If you do get shingles despite being vaccinated, the vaccine will protect you against postherpetic neuralgia, a complication characterized by pain that lingers in the rash area longer than 90 days after the rash first appeared.

Should you be vaccinated if you've already had shingles?

Getting shingles more than once is rare but not unheard of, so even if you have already had shingles and are unvaccinated, you should still get the vaccine to help prevent future episodes. Talk to your health care provider about the best time for vaccination--it's best not to get it during an active shingles infection.

When should you see a doctor for shingles?

You should see a primary care doctor or dermatologist as soon as possible after noticing signs of shingles because effective treatment depends on beginning antiviral therapy within 72 hours of rash development. Sometimes people feel shingles-related pain days or even weeks before the rash appears, so if you have unusual skin pain on one side of your body, make an appointment; sometimes astute doctors can pick up on a shingles syndrome before the rash occurs.

How is shingles treated?

Primary treatment consists of oral antiviral therapy. Being diagnosed early and starting valacyclovir, acyclovir, or famciclovir within 72 hours of the onset of symptoms can speed healing, reduce acute pain, and lessen your chances of developing postherpetic neuralgia.

During an episode of shingles, it's important to keep the affected area clean and dry, and applying a drying agent like calamine lotion may help alleviate discomfort. Mild pain can be managed with over-the-counter pain relievers like acetaminophen or ibuprofen, but patients with extreme pain may need a short course of prescription opioid painkillers. If the rash looks infected, your doctor may also prescribe a topical or oral antibiotic.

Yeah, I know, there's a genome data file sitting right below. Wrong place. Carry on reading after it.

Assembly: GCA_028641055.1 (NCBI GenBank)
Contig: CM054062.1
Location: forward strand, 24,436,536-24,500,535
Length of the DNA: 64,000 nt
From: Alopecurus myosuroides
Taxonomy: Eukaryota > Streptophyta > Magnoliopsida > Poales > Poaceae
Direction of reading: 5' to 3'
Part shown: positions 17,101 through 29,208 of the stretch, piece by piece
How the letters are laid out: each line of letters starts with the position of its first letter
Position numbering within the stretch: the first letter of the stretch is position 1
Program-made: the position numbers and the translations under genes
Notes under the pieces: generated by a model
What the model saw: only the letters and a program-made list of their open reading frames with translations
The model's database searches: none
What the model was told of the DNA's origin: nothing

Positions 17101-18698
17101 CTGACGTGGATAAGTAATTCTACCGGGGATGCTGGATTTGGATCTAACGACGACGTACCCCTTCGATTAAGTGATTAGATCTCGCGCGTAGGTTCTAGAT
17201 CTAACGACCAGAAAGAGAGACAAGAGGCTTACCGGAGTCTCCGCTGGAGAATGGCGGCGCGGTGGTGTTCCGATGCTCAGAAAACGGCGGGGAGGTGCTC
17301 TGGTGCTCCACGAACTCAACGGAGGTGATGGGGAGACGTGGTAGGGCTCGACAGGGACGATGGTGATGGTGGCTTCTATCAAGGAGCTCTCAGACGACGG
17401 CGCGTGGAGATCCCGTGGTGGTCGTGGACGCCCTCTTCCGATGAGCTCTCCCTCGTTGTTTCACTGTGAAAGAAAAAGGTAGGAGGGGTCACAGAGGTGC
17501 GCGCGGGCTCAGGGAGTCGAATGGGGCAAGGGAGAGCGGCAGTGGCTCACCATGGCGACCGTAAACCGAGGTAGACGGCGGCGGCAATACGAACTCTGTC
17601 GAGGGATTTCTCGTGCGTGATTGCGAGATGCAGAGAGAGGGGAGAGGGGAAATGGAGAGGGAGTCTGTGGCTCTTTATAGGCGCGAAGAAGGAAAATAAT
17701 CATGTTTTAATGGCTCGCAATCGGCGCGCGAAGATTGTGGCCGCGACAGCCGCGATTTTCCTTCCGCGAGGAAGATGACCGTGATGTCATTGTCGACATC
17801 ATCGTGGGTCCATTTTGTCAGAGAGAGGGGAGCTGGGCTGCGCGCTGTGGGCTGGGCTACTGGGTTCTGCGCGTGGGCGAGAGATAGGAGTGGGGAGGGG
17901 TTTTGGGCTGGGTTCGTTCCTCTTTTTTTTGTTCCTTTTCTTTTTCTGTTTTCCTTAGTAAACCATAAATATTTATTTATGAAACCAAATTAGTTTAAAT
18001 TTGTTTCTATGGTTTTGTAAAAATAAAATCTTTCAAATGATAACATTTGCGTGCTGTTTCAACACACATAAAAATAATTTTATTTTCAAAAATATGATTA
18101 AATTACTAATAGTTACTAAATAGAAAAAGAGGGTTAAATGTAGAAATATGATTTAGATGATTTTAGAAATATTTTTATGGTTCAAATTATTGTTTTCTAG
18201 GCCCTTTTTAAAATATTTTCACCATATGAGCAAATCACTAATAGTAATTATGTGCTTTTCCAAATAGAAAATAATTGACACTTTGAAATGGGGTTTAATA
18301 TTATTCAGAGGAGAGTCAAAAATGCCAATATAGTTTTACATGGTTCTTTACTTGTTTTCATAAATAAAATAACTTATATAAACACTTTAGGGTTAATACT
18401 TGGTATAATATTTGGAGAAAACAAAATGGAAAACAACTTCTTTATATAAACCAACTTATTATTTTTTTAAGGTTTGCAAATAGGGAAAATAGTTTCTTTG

Is shingles contagious?

The rash is infectious only in its blister phase. It should be covered during this stage to reduce the risk of transmitting the varicella virus to people who have never been exposed to it. If these people catch the virus, they will get chicken pox and be at risk for shingles later in life. It is especially important to avoid contact with pregnant women and people with compromised immune systems who have never had a chicken pox infection or vaccination, as they are at risk for serious complications.

The blisters usually last about 7 to 10 days from onset to resolution. Once they are crusty and dry, you are no longer contagious.

While shingles is rarely life-threatening, it can be very painful, and, if contracted around the eyes or ears, can cause permanent damage. That's why it is important to be vigilant for symptoms and seek immediate treatment. And people age 60 or older should be sure to get the shingles vaccine, either at their doctor's office or pharmacy.